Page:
There are just about as many reasons for taking photos as there are people who take them, so it would be foolish for me to try to encompass them all in one itty-bitty blog post. But I do feel I need to respond to this blog post about travel photos by Natalia Forrest. Especially this part:
Much has been written about the modern scourge of tourists with their camera phones, roaming galleries more intent on taking photos of (or more precisely, having someone take their photo in front of) famous works of art than actually looking at the art itself. And call me a curmudgeon, but when I see this myself I give a little shiver of condemnation. It just doesn’t seem right when people are more interested in the artefact of their travels—the photograph, the trinket, the t-shirt—than they are in the actual experience.
I don’t have any data to debate claims that more people pose with art than actually look at art, but as a person who, as previously exposed, takes photos of my children with art at museums, I feel the need to defend those actions.
Forrest, and you, dear reader, may see these photos of people with objects of art — or any photos of art — as pure kitsch. And you’d be keeping company with many a scholared-sort too. But snapshots, trinkets, etc. are artefacts, facts of art, if you will, are precious mementos of the experience we had. And, if we are parents, of the experiences our children had.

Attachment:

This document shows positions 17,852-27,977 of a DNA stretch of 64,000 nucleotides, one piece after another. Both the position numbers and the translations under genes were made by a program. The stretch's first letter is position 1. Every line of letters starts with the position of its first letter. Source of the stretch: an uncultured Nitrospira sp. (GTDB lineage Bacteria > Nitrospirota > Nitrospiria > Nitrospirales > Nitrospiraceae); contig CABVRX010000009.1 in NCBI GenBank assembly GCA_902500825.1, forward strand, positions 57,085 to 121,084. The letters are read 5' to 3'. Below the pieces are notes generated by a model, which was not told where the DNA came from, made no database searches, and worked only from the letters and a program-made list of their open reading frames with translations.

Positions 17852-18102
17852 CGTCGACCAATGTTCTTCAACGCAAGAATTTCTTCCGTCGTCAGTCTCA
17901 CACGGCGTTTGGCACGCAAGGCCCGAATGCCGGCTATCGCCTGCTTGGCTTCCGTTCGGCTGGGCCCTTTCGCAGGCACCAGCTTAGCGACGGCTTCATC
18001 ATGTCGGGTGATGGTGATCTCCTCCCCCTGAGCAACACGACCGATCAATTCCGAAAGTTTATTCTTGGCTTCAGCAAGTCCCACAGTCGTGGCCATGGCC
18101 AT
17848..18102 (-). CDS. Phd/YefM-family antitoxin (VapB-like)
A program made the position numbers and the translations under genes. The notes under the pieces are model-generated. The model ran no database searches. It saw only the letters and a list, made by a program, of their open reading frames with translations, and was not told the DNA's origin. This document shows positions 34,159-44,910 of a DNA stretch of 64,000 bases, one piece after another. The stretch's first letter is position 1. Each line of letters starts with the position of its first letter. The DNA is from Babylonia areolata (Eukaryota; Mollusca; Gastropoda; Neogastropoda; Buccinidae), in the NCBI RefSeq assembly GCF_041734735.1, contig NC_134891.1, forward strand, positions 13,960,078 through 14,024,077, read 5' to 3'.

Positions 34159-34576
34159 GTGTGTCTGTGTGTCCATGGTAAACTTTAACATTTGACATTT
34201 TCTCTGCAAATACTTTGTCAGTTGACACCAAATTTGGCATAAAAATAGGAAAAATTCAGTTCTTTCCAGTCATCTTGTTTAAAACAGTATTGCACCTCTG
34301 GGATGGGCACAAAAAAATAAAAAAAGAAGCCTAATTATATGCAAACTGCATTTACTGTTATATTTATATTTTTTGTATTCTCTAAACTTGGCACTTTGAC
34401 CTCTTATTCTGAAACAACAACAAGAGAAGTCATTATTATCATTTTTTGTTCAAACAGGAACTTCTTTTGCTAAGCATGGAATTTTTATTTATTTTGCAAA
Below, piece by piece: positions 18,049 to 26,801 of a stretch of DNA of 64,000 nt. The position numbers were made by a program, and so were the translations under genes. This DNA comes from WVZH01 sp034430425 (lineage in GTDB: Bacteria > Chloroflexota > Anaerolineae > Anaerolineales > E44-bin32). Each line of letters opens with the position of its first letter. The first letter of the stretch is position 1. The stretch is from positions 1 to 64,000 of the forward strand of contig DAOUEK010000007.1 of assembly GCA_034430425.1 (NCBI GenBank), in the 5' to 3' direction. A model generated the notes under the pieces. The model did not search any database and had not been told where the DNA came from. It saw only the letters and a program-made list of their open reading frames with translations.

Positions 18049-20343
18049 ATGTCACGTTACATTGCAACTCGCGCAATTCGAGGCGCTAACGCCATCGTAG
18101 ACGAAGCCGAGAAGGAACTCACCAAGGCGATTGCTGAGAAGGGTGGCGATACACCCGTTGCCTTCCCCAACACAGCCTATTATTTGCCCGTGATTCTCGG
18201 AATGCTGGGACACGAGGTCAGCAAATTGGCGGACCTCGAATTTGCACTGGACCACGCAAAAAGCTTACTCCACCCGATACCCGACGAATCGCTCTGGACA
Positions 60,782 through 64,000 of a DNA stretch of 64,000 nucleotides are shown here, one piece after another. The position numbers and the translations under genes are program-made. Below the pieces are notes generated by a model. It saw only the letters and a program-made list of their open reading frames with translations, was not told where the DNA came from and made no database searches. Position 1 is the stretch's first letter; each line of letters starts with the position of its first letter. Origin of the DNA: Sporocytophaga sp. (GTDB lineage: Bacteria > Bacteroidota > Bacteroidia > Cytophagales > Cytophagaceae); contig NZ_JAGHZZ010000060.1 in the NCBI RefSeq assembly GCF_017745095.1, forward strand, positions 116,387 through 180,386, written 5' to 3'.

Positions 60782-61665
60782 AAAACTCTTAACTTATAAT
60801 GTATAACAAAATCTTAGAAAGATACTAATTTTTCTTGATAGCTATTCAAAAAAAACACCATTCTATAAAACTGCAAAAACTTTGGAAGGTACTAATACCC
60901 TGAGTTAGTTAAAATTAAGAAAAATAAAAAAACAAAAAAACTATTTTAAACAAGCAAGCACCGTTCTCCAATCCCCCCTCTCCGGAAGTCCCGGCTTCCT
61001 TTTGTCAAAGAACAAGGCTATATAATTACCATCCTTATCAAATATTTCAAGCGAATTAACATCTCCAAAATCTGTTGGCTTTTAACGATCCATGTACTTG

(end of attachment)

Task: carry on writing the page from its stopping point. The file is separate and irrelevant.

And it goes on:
Why isn’t baby’s first Monet, his first steps into art appreciation, as important as baby’s first steps walking — and so worth documenting?
And these photos are prompts for sharing the experiences in the future:
“What’s this you stand by in this photo, Bob? You have an odd expression on your face…”
“Oh, that was a majestic whatsit — did you know it was the only piece to survive the mawhozit’s war? Just being in the presence of such history would have been remarkable on its own, but there was something about it which reminded me of a thingamajig in the courtyard of this building we stayed at when I was a kid… Maybe it was the smell of sunshine… Whatever it is, it reminds me of Whosits, my favorite artist because of her use of color…”
Why should a person resist the human desire to keep a piece of something, so that they can recall, recount, and recapture something magical or important? Because other people think it’s kitschy or a scourge to condemn? We’ve keeping personal souvenirs as long as we’ve been people, including burying our dead with trinkets and pictorial images of stuff… I’m certain more than a few people have been buried with photographs.
But perhaps most offensive to me is Forrest’s post was this:
we took [photographs] because either a) we thought it would make a nice picture or b) to remember something by. The photos were for us, not to prove something to others.
Our photos are not necessarily to prove something to others — whether we are in them or not. Excuse us if we, every now and then, believe we are part of the something which would make a nice picture. Excuse us if we want to remember our experience with ourselves participating in it. After all, we travel because just looking at someone else’s photos and/or postcards is not enough.
Perhaps it’s most accurate to say that our photos of ourselves with art, scenic views, etc. are taken to prove — or reaffirm — something to ourselves.
You don’t have to look at them if you don’t want to.